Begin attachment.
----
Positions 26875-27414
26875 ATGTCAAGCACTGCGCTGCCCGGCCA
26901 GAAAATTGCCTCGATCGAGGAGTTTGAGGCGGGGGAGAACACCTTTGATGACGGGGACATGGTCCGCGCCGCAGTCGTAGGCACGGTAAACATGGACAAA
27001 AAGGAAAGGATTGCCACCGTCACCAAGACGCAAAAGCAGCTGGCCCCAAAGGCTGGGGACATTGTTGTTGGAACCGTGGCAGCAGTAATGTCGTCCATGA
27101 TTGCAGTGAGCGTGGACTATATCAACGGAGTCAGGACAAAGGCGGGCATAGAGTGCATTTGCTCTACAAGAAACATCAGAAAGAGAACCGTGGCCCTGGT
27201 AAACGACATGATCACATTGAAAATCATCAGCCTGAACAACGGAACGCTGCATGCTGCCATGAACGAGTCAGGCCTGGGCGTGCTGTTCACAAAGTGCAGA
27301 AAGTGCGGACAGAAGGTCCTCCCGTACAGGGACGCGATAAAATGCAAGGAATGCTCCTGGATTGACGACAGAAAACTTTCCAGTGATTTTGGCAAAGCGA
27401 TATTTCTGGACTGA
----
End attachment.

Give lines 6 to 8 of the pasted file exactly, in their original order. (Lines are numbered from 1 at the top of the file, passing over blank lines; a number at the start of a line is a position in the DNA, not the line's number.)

27201 AAACGACATGATCACATTGAAAATCATCAGCCTGAACAACGGAACGCTGCATGCTGCCATGAACGAGTCAGGCCTGGGCGTGCTGTTCACAAAGTGCAGA
27301 AAGTGCGGACAGAAGGTCCTCCCGTACAGGGACGCGATAAAATGCAAGGAATGCTCCTGGATTGACGACAGAAAACTTTCCAGTGATTTTGGCAAAGCGA
27401 TATTTCTGGACTGA